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My Loved One Wants To Stay Home, But We Are Open To The Possibility Of Other Arrangements

We often make recommendations to local handymen to be able to make changes or adaptations to the home, and we certainly have numerous referral sources for medical and non-medical care in the York, Lancaster, and surrounding areas.  We are very lucky to have as many wonderful resources as we do, and we certainly like to take advantage of each and every one of them to allow people to remain in their home. 

One thing that has definitely become more of the norm recently is people moving into independent living communities such as 55-plus communities or personal care and assisted living facilities that have independent care options as well as the continuing care communities. 

One thing that we often hear from our clients after they move is that they wish they would’ve moved much sooner.  We often hear them explain that they believe that they wanted to remain home at all costs because they believed that that was the right thing for them but once they moved into a community, they realized the social aspects of living with others and being able to participate in community activities, bus trips, and other engaging and meaningful opportunities.  I have honestly never had a client come into my office who moved who said I shouldn’t have done that.  Typically it is I wish I would’ve done it sooner so that I could’ve enjoyed those opportunities much more.  

My advice to clients is that you should start looking at the options and opportunities while you are healthy and could enjoy them.  Start taking tours and talk to people who live in the communities to learn about the socialization opportunities that they offer.  

We believe in educating early and often so that people know what the options are available and  hope that this article sheds some light on the opportunities and possibilities that a community can offer you.  Not only will there be caregivers and ability to grow and to age in place, but also socialization aspects can oftentimes make people live longer and have them live a happy, healthy life towards the end.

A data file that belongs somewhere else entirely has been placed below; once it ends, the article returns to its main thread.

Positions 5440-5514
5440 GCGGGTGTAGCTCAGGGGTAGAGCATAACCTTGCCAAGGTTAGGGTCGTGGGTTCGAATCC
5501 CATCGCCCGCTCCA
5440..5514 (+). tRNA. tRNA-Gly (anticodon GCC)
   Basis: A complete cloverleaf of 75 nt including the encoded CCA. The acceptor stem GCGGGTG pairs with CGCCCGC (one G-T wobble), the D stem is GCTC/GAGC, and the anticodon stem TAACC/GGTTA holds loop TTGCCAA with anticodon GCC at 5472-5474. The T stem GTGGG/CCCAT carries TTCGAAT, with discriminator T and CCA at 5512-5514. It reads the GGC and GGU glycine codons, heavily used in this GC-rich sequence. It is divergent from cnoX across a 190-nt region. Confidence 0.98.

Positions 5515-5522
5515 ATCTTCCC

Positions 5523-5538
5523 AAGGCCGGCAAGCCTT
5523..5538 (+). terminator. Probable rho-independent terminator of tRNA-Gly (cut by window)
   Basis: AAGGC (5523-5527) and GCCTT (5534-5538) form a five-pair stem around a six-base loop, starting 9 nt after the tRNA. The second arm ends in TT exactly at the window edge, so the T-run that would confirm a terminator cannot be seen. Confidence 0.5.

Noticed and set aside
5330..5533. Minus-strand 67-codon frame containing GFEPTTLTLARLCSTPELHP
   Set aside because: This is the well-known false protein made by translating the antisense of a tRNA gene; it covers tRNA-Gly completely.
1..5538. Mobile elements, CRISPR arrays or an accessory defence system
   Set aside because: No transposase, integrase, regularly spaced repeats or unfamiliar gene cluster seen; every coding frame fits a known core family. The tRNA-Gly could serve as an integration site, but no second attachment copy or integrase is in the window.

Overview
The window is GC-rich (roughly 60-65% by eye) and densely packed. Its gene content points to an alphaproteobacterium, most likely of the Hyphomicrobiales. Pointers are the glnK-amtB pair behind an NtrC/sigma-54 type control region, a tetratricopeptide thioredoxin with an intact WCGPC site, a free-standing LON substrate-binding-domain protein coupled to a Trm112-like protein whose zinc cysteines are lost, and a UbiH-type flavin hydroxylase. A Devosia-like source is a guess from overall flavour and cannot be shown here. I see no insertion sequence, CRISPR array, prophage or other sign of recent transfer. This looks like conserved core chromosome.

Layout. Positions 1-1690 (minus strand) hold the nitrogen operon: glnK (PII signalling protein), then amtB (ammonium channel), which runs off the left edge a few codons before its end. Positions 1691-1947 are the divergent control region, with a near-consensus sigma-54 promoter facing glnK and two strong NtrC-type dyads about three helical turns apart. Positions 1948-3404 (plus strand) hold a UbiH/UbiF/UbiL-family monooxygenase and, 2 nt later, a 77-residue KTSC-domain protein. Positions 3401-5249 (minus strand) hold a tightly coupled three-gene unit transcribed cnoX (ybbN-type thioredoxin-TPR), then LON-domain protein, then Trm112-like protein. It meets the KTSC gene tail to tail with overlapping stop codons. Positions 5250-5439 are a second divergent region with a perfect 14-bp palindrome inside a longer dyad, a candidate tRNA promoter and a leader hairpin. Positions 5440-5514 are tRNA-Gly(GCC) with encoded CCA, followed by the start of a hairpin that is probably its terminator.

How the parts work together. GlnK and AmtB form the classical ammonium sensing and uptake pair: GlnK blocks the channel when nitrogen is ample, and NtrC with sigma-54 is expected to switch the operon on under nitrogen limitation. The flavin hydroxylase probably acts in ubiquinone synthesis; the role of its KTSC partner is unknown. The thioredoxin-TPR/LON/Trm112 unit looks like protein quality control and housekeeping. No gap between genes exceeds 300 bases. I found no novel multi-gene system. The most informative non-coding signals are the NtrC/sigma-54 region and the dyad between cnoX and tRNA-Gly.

Both remaining at home and moving into a community offer different opportunities and fulfill different needs.  We encourage you to explore both options and to have an open mind about the possibilities of how both can provide you with opportunities and maybe your first reaction won’t be how you feel later in life.  If you would like to learn more about estate planning and elder law and how you can help your loved ones age in place or have them move to a community, please give our office a call at 717-845-5390. 

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How Technology is Changing the Estate Planning Landscape

It is so easy these days from the comfort of our homes to be able to learn all about our ancestry and to be able to take DNA tests to learn about our family history.  Technology sure has come a long way and is providing us with information from the comfort of our own homes that we never had seen before.  It is essential, now more than ever, to make sure that our estate planning documents are up to date and also are done appropriately and properly.  

Nowadays, it is easier to track down a parent that you never knew existed and just learned about, whether were adopted or simply just lost contact or were estranged from that person. Or there could be a situation where someone does not know that they had a child and years later it may come to light that they are a father because of the technology and ability to learn this information from the comfort of your home.  This will certainly change outcomes in the future of who is entitled to certain assets and who may have standing and different circumstances.